A dozen space vehicles, equipped with 200 nets each, could scoop up the space debris floating in low Earth orbit, clearing the way for a future space elevator. That’s the idea described last Friday at the annual Space Elevator conference by Star Inc., a company that is receiving funding for the project from DARPA.
Star Inc. president Jerome Pearson was one of the early pioneers of space elevators; in 1975, Pearson wrote a paper on the subject that inspired Arthur C. Clarke’s description of a space elevator in his popular science fiction book The Fountains of Paradise. Consisting of a long cable of nanomaterials, a space elevator would stretch from Earth to a point in geostationary orbit about 22,000 miles above the surface, carrying people and objects into space on its shuttles.
However, one of the biggest obstacles to building a space elevator is space debris: defunct satellites, fragments of rockets, and any unused object originally built and launched by humans that is no longer used. At the conference two years ago, former NASA scientist Ivan Bekey pointed out that, if a space elevator were built, every single piece of space debris would eventually collide with the elevator cables at some point.
Pearson predicts that, over a period of seven years, a dozen of Star Inc.’s Electrodynamic Debris Eliminator (EDDE) vehicles could potentially capture all 2,465 identified objects over 2 kilograms currently floating in low Earth orbit. After capturing the objects, the EDDEs could either fling them into the South Pacific, send them closer to Earth where they would eventually decay, or recycle the materials. As Pearson explained, the aluminum and other materials collected by the EDDEs could be used to build structures that could host crews or store equipment.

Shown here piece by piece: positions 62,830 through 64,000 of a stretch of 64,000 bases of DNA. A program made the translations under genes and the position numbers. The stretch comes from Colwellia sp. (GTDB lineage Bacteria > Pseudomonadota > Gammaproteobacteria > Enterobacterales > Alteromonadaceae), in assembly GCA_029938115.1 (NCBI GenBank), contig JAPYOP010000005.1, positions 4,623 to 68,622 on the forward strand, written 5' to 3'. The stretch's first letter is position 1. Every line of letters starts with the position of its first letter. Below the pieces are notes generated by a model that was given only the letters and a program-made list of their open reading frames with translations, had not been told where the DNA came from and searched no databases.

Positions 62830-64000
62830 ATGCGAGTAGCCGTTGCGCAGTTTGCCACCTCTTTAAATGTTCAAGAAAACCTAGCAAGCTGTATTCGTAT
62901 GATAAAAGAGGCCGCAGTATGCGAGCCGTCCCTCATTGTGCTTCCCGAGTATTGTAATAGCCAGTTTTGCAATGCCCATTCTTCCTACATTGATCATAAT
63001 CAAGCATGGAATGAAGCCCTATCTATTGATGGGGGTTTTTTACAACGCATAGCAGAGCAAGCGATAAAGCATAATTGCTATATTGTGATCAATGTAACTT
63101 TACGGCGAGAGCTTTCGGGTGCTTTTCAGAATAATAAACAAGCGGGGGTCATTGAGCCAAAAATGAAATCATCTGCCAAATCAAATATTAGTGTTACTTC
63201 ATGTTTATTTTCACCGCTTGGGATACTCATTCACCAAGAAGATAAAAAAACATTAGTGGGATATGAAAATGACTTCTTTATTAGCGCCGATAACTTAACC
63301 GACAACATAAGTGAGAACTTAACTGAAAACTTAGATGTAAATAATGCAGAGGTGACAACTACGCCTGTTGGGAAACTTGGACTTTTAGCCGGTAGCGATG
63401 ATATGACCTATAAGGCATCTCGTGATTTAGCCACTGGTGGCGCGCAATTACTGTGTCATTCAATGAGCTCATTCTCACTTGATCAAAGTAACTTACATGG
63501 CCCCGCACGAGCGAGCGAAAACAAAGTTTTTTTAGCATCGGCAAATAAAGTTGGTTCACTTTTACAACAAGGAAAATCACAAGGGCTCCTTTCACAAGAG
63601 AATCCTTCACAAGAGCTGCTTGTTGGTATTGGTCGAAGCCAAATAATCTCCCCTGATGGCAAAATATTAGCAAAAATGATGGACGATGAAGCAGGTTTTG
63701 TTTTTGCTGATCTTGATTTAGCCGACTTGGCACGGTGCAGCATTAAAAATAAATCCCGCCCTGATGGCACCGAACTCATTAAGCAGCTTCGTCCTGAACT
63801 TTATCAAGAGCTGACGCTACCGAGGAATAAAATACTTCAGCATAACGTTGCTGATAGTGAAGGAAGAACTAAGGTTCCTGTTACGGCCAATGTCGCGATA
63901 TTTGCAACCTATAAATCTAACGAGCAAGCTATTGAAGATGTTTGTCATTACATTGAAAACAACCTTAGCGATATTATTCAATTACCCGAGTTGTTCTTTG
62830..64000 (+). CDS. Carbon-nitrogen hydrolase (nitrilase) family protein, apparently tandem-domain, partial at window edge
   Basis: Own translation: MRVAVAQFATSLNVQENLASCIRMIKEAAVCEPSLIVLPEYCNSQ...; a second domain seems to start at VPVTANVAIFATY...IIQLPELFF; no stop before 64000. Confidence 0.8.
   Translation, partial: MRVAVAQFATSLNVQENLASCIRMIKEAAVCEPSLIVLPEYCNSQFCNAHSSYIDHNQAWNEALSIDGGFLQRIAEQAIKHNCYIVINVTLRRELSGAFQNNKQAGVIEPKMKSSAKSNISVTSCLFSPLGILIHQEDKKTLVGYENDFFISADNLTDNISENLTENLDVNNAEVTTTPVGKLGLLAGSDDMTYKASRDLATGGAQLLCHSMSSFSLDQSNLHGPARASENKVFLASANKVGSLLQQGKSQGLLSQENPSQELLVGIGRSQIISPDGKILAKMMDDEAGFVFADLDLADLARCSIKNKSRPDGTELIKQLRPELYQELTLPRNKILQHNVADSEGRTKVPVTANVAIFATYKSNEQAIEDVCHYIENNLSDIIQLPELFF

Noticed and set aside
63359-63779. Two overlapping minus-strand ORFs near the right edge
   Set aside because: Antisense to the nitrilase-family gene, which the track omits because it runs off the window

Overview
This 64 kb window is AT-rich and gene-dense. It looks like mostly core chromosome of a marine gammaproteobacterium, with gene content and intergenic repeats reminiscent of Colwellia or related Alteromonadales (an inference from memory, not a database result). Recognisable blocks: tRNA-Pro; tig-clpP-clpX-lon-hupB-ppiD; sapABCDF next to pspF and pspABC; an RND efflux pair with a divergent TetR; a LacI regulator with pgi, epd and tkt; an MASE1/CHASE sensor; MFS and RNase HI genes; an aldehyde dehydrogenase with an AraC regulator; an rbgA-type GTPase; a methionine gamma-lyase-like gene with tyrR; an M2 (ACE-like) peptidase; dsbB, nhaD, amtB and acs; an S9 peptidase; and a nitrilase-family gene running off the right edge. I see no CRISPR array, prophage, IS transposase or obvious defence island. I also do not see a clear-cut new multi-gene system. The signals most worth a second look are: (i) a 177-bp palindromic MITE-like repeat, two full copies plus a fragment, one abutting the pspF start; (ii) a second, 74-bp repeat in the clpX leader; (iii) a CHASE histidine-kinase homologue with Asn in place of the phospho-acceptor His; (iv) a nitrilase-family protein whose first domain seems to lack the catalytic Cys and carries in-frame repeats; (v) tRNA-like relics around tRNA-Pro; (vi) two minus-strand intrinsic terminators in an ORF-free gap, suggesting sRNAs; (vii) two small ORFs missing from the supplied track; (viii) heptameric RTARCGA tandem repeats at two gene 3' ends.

In order for the 12 EDDEs to operate safely in space without colliding with one another, Pearson also emphasized the need to have some form of space traffic control. Already, he said, the US Federal Aviation Administration is looking into regulating space traffic, such as requiring space vehicles to schedule flight plans.
Star Inc. plans to launch test flights in 2013, and if everything goes well, could start removing trash in 2017. The company is also shifting the project from DARPA to NASA - and possibly later to the UN - to alleviate concerns that the EDDEs could be used for military purposes to remove enemy satellites from orbit.
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